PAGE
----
I sold off my 12’ Perception Acadia last fall. It was very stable and somewhat of a tub, IMO. I’ve used it for > 8rs doing lakes and small rivers.
I want to move up to closer to touring style kayak, which I can try on salt water. Local salt water classes and trips require at least a 14’ kayak. My goal is to move up in experience and down the road get another longer kayak, better for salt water.
I am very experienced at basic kayaking, wet and dry entry and exits. Not so much on rolling. That’s something I want to learn.
I am 5’11", 175lbs and in good general shape.
Anyway, any good suggestions? I would like to keep the weight down as much as I can if possible.
I am tconsidering a Tsunami , Perception Carolina, etc.
Dagger Stratos 14.5 - it comes in a S or L. You need to try them as you are right at the size break between the two. The L has a bit more deck space for long legs to flex. Since you mentioned lakes and salt water, you will want a skeg and the Stratos has one.
You might also find a used (discontinued) Dagger Alchemy (has a skeg) but definitely go for the 14L as the fore deck is a bit lower than the Stratos. It may be enough leg flex room. I’m a little taller and heavier is why I sold my Alchemy and bought the Stratos.
Consider some of the P&H boats. Delphin is playful you might want a 155. My local water sports dealer/coach is liking their new Virgo.
If you want to keep the weight down you should probably forgo poly boats and look at fiberglass or thermoformed boats.
I should say that I’m a keen, but not hard-core kayaker. I don’t look for surf or rough water, I don’t do super long trips and I don’t do over-nighters. My wife and I just like to paddle the local salt marshes and river estuaries here on the South Carolina coast although we take the boats up to St. Margaret’s Bay in Nova Scotia every summer where the conditions are often much rougher. Having said all that we’re not lily dippers and we like conditions to be at least “interesting”. We’ve also done a bunch of classes although my roll is still not 100%.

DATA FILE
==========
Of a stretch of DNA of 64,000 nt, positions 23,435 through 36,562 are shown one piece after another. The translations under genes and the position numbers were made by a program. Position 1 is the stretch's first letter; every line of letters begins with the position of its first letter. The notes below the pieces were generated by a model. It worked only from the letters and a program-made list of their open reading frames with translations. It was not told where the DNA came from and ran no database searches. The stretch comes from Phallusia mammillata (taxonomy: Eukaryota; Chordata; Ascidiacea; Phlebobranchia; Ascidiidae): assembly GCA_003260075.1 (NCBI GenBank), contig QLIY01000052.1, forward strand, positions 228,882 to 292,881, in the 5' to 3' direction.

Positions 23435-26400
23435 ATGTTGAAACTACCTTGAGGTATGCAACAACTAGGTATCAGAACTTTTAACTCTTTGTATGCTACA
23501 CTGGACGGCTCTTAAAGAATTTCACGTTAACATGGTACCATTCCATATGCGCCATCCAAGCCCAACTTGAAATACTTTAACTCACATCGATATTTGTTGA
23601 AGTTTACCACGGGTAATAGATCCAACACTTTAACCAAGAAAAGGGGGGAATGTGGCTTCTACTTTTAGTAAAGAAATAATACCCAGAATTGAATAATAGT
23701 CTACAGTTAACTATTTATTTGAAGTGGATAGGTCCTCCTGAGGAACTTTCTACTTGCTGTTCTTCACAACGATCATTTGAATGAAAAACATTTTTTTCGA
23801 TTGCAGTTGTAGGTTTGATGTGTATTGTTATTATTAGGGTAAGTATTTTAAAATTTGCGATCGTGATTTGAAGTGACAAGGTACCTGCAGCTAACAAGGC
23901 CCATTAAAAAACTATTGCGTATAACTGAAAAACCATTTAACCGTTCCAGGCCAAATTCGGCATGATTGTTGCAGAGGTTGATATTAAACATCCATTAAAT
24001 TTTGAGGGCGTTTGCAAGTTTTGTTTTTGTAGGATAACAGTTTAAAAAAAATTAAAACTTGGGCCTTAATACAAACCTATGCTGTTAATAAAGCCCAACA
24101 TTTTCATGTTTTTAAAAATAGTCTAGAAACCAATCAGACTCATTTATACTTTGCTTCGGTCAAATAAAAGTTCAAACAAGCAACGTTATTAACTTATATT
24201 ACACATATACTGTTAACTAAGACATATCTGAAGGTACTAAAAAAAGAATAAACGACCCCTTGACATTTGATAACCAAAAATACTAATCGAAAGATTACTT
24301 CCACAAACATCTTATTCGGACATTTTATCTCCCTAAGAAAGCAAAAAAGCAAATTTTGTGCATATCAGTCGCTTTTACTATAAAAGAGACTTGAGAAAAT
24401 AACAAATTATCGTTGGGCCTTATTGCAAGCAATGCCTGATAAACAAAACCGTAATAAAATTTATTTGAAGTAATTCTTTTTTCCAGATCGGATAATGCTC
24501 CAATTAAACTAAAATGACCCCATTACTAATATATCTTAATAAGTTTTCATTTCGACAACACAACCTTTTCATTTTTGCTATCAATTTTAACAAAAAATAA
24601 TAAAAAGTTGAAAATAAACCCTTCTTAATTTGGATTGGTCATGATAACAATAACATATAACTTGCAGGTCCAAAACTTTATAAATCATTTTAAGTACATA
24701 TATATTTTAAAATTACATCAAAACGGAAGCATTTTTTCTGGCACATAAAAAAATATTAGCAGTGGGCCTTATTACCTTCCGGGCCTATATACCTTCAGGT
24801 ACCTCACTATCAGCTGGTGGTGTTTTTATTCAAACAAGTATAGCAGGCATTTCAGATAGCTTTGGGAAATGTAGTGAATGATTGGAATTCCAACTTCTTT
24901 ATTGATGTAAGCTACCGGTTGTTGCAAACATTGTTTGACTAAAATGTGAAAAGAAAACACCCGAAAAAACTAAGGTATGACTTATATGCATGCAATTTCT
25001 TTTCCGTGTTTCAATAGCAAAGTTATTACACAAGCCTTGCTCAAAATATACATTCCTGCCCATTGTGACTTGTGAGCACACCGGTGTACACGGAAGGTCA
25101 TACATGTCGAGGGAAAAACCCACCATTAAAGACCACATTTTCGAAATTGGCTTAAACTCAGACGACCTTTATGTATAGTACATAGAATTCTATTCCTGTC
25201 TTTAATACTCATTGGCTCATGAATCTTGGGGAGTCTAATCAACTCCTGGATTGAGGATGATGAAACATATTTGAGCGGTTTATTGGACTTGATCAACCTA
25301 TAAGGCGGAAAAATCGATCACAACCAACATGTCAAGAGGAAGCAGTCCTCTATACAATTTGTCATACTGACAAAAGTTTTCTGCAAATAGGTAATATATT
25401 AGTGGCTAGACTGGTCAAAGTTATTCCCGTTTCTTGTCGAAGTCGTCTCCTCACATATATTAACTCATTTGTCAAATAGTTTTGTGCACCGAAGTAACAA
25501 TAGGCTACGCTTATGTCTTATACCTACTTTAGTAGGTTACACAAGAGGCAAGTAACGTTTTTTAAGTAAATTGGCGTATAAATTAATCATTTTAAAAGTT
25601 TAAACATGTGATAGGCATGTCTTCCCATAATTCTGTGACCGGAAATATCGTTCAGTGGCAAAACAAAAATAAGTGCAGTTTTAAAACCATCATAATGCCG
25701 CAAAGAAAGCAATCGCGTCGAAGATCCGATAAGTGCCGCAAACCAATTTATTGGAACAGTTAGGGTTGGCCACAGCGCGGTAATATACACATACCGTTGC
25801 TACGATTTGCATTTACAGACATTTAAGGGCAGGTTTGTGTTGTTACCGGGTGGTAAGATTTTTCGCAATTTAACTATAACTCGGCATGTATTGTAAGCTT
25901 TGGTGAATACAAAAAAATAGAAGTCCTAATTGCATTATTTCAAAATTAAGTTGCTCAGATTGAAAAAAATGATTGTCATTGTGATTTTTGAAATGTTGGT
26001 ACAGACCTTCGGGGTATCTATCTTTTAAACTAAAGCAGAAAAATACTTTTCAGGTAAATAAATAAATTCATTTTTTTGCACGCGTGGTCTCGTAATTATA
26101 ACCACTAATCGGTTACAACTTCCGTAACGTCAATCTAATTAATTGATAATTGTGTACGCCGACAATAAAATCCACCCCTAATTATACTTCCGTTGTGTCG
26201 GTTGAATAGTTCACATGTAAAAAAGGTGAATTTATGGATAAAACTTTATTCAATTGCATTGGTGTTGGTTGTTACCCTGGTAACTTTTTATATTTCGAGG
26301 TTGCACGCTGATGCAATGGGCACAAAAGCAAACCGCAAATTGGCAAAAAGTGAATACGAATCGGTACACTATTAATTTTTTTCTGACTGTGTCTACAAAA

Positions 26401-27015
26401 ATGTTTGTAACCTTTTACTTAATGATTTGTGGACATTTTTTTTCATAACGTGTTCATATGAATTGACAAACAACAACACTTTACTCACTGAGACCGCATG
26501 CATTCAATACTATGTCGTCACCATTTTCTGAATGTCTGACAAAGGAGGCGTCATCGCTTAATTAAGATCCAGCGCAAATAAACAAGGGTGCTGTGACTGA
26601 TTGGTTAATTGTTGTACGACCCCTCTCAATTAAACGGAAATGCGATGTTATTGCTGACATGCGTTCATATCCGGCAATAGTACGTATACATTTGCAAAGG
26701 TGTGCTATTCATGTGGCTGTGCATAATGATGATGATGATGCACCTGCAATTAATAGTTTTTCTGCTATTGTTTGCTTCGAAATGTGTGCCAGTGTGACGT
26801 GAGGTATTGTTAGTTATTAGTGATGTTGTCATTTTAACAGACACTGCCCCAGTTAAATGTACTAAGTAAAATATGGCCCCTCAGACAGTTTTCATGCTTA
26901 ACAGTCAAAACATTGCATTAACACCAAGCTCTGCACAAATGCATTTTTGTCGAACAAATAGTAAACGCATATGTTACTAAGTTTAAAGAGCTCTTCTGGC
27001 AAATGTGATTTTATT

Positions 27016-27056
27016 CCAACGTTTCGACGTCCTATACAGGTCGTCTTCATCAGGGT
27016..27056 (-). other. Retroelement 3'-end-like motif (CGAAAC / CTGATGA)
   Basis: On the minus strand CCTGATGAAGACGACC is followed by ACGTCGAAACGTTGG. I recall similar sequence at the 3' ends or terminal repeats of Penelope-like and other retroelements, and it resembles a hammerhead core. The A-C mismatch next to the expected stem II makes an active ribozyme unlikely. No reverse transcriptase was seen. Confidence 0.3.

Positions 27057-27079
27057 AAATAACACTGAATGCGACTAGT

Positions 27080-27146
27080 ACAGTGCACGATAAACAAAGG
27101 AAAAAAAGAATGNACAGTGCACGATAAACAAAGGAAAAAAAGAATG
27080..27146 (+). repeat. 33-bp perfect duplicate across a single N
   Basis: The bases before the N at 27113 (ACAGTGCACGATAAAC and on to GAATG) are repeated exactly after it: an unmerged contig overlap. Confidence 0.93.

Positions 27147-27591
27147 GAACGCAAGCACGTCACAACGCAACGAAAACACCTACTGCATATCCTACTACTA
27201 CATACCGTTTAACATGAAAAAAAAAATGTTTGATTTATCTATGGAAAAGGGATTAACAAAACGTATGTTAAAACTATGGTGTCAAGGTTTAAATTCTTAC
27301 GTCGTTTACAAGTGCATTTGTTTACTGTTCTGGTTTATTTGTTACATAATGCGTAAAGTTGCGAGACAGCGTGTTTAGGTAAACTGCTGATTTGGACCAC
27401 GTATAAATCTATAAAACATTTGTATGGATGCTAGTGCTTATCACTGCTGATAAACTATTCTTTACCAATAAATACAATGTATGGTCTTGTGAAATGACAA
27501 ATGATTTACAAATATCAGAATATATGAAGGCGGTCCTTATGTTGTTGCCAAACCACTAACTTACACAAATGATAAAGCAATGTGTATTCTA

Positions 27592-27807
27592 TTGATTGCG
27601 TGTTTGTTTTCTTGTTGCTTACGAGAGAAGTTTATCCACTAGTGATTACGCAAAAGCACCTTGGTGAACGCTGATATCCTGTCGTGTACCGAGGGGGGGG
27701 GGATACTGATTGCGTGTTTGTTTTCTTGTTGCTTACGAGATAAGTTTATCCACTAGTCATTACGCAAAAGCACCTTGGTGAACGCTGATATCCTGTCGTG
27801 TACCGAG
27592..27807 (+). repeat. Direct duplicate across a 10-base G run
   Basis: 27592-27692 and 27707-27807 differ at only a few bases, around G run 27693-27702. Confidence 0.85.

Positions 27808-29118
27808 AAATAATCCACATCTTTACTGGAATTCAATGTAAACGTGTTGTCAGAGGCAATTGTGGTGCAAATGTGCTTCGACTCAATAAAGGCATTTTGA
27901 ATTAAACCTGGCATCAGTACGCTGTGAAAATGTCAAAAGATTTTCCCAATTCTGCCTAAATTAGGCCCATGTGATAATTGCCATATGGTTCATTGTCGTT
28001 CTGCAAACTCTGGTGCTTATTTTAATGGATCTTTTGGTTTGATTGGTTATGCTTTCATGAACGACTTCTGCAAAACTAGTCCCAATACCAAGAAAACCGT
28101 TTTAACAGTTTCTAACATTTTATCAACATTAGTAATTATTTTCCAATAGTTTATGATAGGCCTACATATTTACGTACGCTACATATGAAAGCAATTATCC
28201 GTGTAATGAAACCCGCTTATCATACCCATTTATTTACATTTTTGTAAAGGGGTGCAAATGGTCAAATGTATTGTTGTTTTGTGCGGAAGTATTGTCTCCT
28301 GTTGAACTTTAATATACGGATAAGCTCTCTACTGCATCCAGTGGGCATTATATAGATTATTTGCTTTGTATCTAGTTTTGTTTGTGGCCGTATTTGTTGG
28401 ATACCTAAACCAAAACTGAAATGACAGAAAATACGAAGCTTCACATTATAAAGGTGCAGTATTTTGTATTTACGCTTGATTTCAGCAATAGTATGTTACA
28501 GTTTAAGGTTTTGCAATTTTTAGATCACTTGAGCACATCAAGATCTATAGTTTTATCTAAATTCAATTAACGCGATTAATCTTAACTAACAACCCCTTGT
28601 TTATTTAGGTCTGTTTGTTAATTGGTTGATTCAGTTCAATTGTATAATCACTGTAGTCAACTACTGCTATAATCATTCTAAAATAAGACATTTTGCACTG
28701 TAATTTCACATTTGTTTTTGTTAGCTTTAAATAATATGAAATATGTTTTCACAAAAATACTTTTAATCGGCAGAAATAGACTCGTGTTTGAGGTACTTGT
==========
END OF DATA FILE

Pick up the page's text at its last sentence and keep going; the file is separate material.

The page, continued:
For the last 5 years or so I’ve been paddling a 14’ Current Designs Vision; my wife paddles the 13’ version. We bought the boats with a deep discount as prior year models. Mine developed a small issue with a bracket that holds the seat and, to my surprise, Current Designs just replaced the boat with a brand new one. These are fiberglass/aramid boats and mine has a skeg, which is handy when the wind gets up. I keep thinking I should go out and buy myself an 18’ fiberglass sea kayak but the Vision really suits my paddling, is easy to handle and doesn’t take up too much room in my garage.
Another boat you should check out is an 14.5’ Eddyline Sitka, another lighter weight boat that gets good reviews.
Here’s my CD Vision…
You’re pretty average size and fortunate in that you will fit into many kayaks. I’d just look on Craigslist and see what pops up at your price point, then ask for advice here on specific boats. And if you can store longer boats no reason to confine yourself to 14.5 feet. The extra length won’t necessarily make the boat heavier.